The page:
Tuesday, June 19, 2018

Class Action Accuses Banks of Violating Truth

By on July 15, 2017

Editor’s note: This article originally appeared in the July 13, 2017, print edition of Caribbean Business.

One of the financial institutions, along with other Puerto Rico banks and lenders charged in a class-action lawsuit in U.S. District Court for violating the Truth in Lending Act, accused the plaintiffs of writing copied and pasted paragraphs from unattributed sources and a 2010 California case.

“As demonstrated…by attaching the materials to the instant motion, the unattributed sources range from a copy and paste of most of the complaint in the case Beverly King and Nancy Glennon v. CitiMortgage Inc.…to the ‘overview’ section of a federal housing program website, to online legal blogs on the subject, such as a Nasdaq market analyst blog,” lawyers for Oriental Bank wrote in a request for dismissal of the case that also denied the claims.

Besides Oriental Bank, the class action filed in April included as defendants other local banks, such as Banco Popular, Banco Santander, Island Finance and Scotiabank, as well as mortgage loan services. It also includes as defendants the Farm Service Agency, U.S. Department of Agriculture’s Rural Development, Federal Home Mortgage, Federal Mortgage Association, Wells Fargo & Co., Rushmore Loan Management Services and Roosevelt Cayman Asset Co.

The lawsuit states that toward the end of 2007 and throughout 2008, the real-estate market collapsed. Because lenders made wrong bets on asset-backed securities, they found themselves on the brink of financial collapse and had to be bailed out with $45 billion from the federal government.

In response to the crisis, former President Obama filed the Financial Stability Act in 2009 to help prevent foreclosures. The Home Affordable Modification Program (HAMP) was also introduced in 2009 to help modify loans for homeowners in financial need. The program provided for servicers to receive a payment of $1,000 for each eligible modification; for the temporary suspension of any foreclosure during a trial period while borrowers are considered for alternative foreclosure prevention options; for the trial modification period to last 90 days after which the borrower would be current at the end of the trial period; and that the loan servicer had to inform borrowers about the availability and advantages of counseling, provide a list of U.S. Department of Housing & Urban Development approved counselors and that counseling was a requirement for modification of the terms.

The program stated that unpaid late fees will be waived for the borrower and that there were no modification fees or charges borne by the borrower.

The program also called for loan servicers to provide information designed to help borrowers understand the modifications being offered. It also called for the servicers to have procedures in place to be able to answer inquiries and complaints related to loan modifications.

The plaintiffs said they contacted the banks and loan servicers to reduce their loan payments after losing their jobs or having their income reduced. The lenders said they would help by submitting them to loss mitigation and putting them in a trial mortgage-modification program that would become permanent if they made reduced payments during the three-month trial period, or simply deny them of their right to be qualified for a loan modification under the Home Affordable Refinance Program, HAMP and local laws.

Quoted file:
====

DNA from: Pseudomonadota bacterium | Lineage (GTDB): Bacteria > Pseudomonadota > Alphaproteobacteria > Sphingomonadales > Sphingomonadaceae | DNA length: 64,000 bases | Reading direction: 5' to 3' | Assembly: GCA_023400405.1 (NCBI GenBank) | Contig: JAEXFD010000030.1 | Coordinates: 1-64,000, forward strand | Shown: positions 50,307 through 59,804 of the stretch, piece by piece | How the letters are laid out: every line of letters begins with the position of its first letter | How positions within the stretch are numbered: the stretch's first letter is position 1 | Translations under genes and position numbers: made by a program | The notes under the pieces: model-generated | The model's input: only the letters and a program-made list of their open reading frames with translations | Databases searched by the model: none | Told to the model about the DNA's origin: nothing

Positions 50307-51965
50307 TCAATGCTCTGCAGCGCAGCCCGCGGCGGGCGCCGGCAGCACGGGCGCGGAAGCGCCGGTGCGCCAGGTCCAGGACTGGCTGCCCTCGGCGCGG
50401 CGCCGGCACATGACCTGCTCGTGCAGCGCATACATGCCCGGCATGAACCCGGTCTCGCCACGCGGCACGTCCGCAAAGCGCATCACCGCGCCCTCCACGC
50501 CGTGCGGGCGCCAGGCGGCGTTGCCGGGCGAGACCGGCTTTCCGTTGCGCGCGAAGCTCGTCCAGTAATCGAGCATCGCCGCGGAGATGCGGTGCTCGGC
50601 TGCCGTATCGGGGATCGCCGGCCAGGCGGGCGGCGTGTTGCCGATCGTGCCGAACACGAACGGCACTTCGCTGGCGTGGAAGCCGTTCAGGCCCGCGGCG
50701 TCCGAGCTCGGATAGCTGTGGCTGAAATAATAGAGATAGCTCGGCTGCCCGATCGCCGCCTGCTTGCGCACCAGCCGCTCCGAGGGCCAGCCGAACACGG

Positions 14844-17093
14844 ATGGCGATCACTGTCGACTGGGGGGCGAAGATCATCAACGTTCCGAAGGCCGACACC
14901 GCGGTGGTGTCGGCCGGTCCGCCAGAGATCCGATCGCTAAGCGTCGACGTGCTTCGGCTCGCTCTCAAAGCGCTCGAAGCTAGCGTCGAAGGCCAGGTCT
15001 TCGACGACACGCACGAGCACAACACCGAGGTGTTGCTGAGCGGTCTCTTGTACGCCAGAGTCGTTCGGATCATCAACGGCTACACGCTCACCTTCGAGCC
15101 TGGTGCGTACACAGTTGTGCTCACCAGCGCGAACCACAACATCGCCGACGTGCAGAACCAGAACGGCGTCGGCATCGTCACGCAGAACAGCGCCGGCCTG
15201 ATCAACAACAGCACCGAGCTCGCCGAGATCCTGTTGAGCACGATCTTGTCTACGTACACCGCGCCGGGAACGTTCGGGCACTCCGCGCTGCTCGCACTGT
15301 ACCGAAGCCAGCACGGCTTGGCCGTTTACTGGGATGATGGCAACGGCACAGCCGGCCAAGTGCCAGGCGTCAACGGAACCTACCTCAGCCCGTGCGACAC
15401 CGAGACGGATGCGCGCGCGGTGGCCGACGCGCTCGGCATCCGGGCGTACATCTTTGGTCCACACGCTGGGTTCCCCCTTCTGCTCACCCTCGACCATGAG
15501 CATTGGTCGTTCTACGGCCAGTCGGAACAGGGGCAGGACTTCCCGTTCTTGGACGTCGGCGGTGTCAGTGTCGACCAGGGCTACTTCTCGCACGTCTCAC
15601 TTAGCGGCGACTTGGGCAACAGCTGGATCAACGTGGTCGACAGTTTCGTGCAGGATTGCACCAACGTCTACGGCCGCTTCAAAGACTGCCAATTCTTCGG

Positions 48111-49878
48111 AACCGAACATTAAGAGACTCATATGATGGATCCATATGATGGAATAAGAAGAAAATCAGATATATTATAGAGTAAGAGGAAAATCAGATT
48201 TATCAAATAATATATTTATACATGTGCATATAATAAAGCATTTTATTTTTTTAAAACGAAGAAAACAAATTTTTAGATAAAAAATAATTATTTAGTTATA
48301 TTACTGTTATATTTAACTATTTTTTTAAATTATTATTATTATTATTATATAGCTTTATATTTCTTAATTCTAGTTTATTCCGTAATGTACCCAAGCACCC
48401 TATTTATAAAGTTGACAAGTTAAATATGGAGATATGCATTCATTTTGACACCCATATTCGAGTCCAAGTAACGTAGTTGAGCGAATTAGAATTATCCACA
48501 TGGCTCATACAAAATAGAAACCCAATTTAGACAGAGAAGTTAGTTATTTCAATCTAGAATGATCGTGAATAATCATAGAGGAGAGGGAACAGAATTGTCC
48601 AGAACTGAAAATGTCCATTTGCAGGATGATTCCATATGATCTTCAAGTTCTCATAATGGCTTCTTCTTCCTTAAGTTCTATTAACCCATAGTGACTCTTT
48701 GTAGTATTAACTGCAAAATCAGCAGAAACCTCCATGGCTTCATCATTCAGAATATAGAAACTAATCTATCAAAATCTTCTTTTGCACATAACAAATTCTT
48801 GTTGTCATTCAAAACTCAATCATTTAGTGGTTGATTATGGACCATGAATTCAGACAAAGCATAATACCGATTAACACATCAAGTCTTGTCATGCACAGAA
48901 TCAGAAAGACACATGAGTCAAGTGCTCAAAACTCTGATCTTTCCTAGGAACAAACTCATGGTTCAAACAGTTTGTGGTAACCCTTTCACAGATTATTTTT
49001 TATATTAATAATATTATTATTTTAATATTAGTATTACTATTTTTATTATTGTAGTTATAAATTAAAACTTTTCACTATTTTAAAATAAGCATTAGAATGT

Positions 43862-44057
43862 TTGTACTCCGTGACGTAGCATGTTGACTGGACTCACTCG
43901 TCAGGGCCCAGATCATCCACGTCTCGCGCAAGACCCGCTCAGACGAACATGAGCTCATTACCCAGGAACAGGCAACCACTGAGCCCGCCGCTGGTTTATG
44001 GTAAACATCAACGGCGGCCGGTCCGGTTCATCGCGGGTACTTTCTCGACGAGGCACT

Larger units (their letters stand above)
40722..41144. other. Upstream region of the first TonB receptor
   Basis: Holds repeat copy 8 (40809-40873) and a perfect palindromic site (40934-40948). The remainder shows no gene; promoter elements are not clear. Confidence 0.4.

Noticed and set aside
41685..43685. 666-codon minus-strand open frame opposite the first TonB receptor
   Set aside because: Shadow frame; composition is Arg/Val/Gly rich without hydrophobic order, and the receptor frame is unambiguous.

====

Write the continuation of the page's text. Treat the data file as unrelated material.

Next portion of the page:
Despite making the monthly reduced payments and submitting documents, the plaintiffs said they were hounded by the defendants a few months later for delinquency, that their creditworthiness was ruined and they were rejected for permanent loan modification.

“Plaintiffs story is typical. Defendants did not live up to promises of providing borrowers with reduced loan payments and/or simply submit plaintiffs to a lengthy loss mitigation process with no result and, at the same time, filing a foreclosure claim against them. This constitutes dual tracking and is prohibited by law. Moreover, consumers emerged from the trial modification in worse shape than they entered it, despite doing everything the defendants requested of them,” the suit says.

Oriental Bank, however, sought a dismissal of the case contending the plaintiffs did not include a discussion of their experience in dealing with banks and financial institutions that gives rise to their causes of action or any discussion of the facts of their negotiation with the defendants or any explanation of defendants’ handling of their loans.

“At the end of most paragraphs copied from those sources, without referring to a single loan modification process or narrating the alleged challenges faced by a single member of the purported class, plaintiffs included short, abstract, conclusory allegations claiming that defendants violated whatever regulation was summarized or discussed in the preceding, copied text. There is nothing in the complaint that resembles even closely the type of pleading that is required under [federal rules],” Oriental Bank said.

“Other than answering the complaint with a blanket denial of any wrongdoing and an affirmation that Oriental Bank complies with all applicable statutory and regulatory requirements (which are enforced diligently by numerous state and federal regulatory agencies), Oriental Bank is not in a position to answer any allegations against it for anything that could render it liable to plaintiffs because Oriental Bank and the defendants in this case are not really accused of anything in particular by the complaint,” the bank said.


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